The trees and shrubs in the gardens here were once again full of Starlings…

and Fieldfares…

From Storth my route involved following a minor lane, but with trees either side and Bullfinches (that song again) I could almost have been in the woods.

A Kestrel sat high in a tree top, quite content to let me get closer and closer…until I turned on my camera that is. The lane brought me to Hazelslack farm, which has an old Pele tower…

…much smaller than Arnside Tower.

One of the barns at the farm sounded like it was full of Starlings, and many were congregated on the guttering…

You can see the local peacocks on the tower walls in the background too, albeit out of focus.

From here I could pick up a path again. A Buzzard flew over, then I watched a small group of Goldfinches flitting from tree to tree by the path. As I approached Silverdale moss a Snipe burst from cover with a surprisingly loud flurry of wings.

Ice in Leighton Beck.

Another Buzzard appeared over the tree-tops loudly kew-kewing as it floated by.

Looking across Silverdale Moss to Arnside Tower.

The Cloven Ash is more cloven than it was last time I visited.

I was interested to see whether Haweswater’s great depth had protected it from the cold, but no, it too was frozen over.

Reed seed head.

Reeds catching the winter sun.

Where a bridge crosses the small stream which flows from Little Haweswater into Haweswater I stopped to examine the snow on the banks of the stream, optimistically hoping that I might see evidence of Otter activity. I’ve seen spraints here before, which is close as I’ve come to encountering the local Otters. Nothing, I’m afraid, but whilst I looked a Kingfisher loosed a surprisingly strident call and shot out, from under the bridge I think, and away along the stream. It was the briefest streak of bright colour, but magical none the less.

The last leg of my journey took me into Eaves Wood again. I was intent on catching the sun dropping down through the trees…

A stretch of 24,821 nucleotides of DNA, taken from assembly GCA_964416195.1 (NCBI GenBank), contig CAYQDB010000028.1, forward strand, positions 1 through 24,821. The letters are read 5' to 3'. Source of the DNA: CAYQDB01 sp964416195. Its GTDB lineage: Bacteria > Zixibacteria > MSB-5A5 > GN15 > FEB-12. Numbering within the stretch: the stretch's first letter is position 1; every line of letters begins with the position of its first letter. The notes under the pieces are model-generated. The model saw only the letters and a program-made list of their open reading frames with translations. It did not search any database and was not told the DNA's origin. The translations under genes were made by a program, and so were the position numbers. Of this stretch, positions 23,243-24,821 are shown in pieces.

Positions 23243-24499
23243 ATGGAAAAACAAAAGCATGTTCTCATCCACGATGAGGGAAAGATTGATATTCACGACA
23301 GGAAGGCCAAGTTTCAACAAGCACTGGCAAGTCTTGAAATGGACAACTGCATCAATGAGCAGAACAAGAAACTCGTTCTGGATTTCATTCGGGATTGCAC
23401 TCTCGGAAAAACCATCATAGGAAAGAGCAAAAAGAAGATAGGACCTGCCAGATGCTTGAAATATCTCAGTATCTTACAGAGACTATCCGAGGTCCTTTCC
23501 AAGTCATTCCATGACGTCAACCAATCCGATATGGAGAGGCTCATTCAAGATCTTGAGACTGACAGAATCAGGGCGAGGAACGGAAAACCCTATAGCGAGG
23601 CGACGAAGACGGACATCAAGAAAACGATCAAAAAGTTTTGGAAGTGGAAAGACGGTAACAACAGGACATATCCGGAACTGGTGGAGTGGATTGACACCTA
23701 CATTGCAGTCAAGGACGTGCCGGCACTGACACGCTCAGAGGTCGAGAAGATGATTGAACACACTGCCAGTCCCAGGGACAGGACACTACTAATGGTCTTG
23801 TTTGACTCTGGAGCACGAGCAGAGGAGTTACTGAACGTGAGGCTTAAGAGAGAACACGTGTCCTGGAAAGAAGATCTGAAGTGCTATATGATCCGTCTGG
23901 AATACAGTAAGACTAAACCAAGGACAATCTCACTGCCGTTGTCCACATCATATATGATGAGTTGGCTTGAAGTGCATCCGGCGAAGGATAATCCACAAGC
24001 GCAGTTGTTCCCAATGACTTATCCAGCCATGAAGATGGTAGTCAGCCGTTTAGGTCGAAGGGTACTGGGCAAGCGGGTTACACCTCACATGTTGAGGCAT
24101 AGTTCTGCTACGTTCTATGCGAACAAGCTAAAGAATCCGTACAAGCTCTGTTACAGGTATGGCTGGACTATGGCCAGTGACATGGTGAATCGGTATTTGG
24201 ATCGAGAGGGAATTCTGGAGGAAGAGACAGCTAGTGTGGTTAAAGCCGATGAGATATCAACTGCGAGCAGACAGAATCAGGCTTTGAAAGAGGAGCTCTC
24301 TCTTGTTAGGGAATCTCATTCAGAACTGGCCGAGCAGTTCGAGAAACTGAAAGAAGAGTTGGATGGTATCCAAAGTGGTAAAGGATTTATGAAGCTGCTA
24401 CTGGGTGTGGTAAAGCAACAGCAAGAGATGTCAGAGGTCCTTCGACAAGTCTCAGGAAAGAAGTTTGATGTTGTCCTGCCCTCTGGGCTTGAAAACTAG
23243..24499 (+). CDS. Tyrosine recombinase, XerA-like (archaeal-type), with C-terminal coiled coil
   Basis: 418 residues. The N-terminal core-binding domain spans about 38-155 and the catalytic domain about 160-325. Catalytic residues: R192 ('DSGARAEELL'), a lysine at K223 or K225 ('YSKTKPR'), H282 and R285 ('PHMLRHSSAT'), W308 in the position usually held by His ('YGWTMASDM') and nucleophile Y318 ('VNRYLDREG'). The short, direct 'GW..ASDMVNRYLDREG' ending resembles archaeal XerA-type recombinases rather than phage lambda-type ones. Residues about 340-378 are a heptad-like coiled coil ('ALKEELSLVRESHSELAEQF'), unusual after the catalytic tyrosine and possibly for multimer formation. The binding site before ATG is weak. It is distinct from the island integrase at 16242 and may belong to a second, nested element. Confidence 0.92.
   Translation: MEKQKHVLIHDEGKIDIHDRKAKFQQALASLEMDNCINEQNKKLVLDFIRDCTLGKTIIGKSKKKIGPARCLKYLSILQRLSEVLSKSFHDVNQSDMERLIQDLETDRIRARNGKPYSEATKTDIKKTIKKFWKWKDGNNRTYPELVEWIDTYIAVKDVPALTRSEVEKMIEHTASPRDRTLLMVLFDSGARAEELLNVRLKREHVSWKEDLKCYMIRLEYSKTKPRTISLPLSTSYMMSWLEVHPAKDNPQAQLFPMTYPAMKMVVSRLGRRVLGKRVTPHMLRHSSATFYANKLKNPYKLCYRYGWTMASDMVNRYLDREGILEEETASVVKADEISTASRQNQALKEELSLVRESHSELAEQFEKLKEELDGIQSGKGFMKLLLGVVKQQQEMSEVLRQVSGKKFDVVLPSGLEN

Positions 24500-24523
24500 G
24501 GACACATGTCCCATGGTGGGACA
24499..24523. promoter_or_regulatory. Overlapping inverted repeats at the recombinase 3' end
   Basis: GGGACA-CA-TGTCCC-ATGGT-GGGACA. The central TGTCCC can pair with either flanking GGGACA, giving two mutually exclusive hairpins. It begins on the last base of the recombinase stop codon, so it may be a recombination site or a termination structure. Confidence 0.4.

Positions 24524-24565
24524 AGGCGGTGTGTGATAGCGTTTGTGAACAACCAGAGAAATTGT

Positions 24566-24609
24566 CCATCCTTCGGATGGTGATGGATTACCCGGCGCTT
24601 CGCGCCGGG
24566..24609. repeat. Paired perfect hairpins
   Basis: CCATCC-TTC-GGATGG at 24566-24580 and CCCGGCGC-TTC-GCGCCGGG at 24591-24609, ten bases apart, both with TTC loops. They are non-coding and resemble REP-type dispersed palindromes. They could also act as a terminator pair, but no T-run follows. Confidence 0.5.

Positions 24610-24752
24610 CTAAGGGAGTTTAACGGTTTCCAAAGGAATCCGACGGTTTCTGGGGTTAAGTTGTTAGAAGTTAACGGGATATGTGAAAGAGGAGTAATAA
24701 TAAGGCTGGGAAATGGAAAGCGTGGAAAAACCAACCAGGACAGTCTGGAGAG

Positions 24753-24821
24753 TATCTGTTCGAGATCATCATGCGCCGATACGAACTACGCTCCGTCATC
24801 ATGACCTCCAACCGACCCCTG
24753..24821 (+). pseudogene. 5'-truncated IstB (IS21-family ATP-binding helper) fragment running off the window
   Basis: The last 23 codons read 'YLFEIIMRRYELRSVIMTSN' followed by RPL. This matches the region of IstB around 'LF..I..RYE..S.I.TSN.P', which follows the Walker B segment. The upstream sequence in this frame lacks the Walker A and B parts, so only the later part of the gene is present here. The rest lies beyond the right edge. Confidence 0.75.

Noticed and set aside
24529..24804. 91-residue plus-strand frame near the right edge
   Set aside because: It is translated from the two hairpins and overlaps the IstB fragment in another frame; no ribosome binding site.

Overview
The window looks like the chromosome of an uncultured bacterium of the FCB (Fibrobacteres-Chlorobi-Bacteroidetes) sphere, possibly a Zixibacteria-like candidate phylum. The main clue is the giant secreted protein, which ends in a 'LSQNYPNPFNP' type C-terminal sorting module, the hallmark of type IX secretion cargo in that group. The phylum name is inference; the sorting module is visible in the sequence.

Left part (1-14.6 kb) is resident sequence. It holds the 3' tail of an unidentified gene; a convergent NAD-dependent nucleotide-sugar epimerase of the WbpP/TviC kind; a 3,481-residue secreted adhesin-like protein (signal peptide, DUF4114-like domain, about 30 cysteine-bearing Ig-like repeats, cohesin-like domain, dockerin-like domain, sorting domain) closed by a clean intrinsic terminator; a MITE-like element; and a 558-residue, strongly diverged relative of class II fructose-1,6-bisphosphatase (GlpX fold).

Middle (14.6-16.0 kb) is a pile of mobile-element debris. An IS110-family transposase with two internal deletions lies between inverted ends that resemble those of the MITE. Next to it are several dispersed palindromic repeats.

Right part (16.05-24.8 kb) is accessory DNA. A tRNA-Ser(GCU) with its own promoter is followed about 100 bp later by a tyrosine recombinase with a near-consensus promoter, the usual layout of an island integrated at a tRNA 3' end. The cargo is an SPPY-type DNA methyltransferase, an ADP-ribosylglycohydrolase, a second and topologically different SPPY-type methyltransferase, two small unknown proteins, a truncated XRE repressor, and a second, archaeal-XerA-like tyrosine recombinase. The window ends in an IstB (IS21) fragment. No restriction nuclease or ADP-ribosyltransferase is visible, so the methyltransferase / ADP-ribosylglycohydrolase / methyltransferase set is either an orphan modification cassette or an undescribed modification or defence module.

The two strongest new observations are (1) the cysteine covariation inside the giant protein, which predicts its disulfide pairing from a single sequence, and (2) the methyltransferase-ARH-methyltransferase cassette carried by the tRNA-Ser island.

There were more Redwings and Fieldfares, but don’t worry – it was now too dark to take any more pictures. I don’t think that I’ve mentioned the rather enjoyable soft chuckling sounds of the Fieldfares – another tune to add to my small but growing list of birdcalls which I can recognise. One definite success since I decided to try to learn some bird songs and calls is the Greater Spotted Woodpecker, and a pip-pip now had me turning back to see one high in the trees behind me.

* The collective noun for Fieldfares is apparently flock. For Redwings crowd. For Goldfinches I know that the word is charm. For Starlings a murmuration. And for Goldeneye it might be a wink. (But apart from charm this is all lazy internet research so take it with a pinch of salt.) What’s the collective noun for bird photos?

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A Bevy of Birds*

4 thoughts on “A Bevy of Birds*

  1. fatdogwalks says:

    “A magnificence of bird photos” Mark!

    Great stuff. I never manage to get close enough for such clear photos. I had never thought of tidal ice crystals either – amazing detail in them.

  2. beatingthebounds says:

    In retrospect, I think that I might have been guilty of fishing for compliments there – thanks for obliging Ken!

    It was a great day all round Dad.